The Complainant is the registered owner of an application for a trade mark "HMI" (application number 2249107) in the UK in class 35 covering employment agency services, recruitment agency services, advertising, business management and business administration. The application was made on November 1, 2000. The Complainant has also used the HMI mark extensively in advertising from November 2000, onwards.
The First Respondent is a former employee of the Complainant, being the I.T. Manager of the Complainant until September 13, 2000. The role of the Second Respondent, Netcon I.T. Services Ltd. is unclear. The Registration of the domain name to "Julian Holden, Netcon I.T. Services Ltd." is ambiguous and the only known address for the Second Respondent is a PO Box address. The Complainant has received confirmation that the First Defendant runs the Second Respondent Company.
The Complainant was until September 6, 2000, known as Hitchenor Maher Group Limited, but chose HMI as its new brand name in January 2000. From the "whois" database, it appears that the Complainant registered the domain name "HMIglobal.com" on April 29, 2000. The Complainant commenced trading as HMI in September 2000. The Complainant also uses HMIglobal for each of its divisions on the Internet.
The Complainant instructed the First Respondent to register the domain name in May 2000, in the Complainantís name and provided the First Respondent with the Complainant Companyís credit card details to do so. In fact, as is apparent from the whois search, the Respondent registered the domain name on May 16, 2000, using his own name and that of the Second Respondent "Julien Holden, Netcon I.T. Services Ltd.". The First Respondent did however use the Complainant Companyís credit card to pay the registration fees.
On leaving the Complainantís employment, the First Respondent took no steps to transfer the domain name to the Complainant.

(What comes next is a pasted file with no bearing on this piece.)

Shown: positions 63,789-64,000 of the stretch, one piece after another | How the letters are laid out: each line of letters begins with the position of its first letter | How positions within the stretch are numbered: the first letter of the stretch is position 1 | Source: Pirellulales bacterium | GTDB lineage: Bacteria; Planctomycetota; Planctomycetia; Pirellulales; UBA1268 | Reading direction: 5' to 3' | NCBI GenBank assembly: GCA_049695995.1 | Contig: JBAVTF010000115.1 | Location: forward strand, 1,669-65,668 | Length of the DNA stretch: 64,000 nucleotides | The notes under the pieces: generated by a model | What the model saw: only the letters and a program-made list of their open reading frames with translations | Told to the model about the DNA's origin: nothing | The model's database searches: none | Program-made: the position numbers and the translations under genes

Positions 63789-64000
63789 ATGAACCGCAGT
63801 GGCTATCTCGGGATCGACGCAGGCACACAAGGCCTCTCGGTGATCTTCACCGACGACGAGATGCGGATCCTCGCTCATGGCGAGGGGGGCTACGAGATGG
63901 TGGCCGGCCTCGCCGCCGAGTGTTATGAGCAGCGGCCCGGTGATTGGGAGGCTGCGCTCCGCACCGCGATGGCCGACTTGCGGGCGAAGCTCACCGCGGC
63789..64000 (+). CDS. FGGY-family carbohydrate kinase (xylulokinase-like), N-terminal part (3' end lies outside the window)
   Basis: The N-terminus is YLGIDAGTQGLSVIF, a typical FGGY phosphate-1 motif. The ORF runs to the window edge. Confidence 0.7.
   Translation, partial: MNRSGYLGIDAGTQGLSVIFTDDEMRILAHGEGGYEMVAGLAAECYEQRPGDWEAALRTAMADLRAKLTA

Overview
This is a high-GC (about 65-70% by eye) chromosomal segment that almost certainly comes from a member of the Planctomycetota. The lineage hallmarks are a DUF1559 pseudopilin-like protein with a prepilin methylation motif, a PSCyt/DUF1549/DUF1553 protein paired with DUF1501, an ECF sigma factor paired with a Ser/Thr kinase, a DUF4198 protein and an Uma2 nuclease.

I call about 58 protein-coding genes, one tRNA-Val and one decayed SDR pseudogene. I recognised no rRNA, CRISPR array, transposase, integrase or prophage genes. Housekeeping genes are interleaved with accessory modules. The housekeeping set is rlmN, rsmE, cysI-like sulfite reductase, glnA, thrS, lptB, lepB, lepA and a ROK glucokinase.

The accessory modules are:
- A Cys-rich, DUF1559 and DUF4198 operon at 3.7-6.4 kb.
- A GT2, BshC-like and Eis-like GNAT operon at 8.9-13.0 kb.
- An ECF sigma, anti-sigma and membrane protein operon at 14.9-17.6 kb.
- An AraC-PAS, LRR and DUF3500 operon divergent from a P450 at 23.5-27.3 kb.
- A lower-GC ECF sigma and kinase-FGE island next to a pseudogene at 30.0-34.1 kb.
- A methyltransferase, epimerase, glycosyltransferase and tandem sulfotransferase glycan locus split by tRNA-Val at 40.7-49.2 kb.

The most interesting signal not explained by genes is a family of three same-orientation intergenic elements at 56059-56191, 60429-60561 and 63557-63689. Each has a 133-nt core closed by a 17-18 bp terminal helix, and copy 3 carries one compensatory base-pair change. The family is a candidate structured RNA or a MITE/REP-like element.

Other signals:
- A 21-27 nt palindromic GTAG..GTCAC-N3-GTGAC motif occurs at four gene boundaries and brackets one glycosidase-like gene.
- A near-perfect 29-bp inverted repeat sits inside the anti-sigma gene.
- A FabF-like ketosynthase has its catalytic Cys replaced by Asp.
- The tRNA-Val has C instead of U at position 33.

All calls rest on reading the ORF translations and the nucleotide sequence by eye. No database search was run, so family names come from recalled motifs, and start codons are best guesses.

5. Partiesí Contentions
The Complainantís contentions may be summarized as follows:
- The Complainant contends that the domain name is confusingly similar to its trade mark application HMI, in which it now has a reputation.
- The Complainant contends that the First Respondent can have no legitimate rights in the domain name as it was registered in his name in breach of his obligations to the Complainant, his then employer. The Complainant states that it has no knowledge of the Second Respondent and therefore it also can have no legitimate rights in the domain name.
- The Complainant contends that the First Respondent registered the name in bad faith because:
- The First Respondent registered the domain name in his own name in breach of express instructions to register the domain name in the Complainantís name, and also used the Complainantís company credit card to pay the registration fees;
- The First Respondent registered the domain name in his own name to prevent the Complainant from being able to use the domain name;
- The First Respondent registered the domain name as part of a pattern of behavior to disrupt the Complainantís business; and
- The First Respondent offered the domain name for sale to the Complainant for £2,500 in circumstances where the Respondent had incurred no expenses in registering the domain name because he used the Complainantís company credit card.
The First Respondent has made no formal contentions, but stated by an email to the Center dated January 14, 2000, that he was prepared to transfer the domain name to the Complainant. However the evidence of the Complainant is that the First Respondent has not completed the required transfer forms sent to him in order to settle this matter without adjudication.
The Second Respondent had made no contentions.
6. Discussion and Findings
The Panel has reviewed the Complaint and the documents annexed. In the light of this material, the Panel finds as set out below: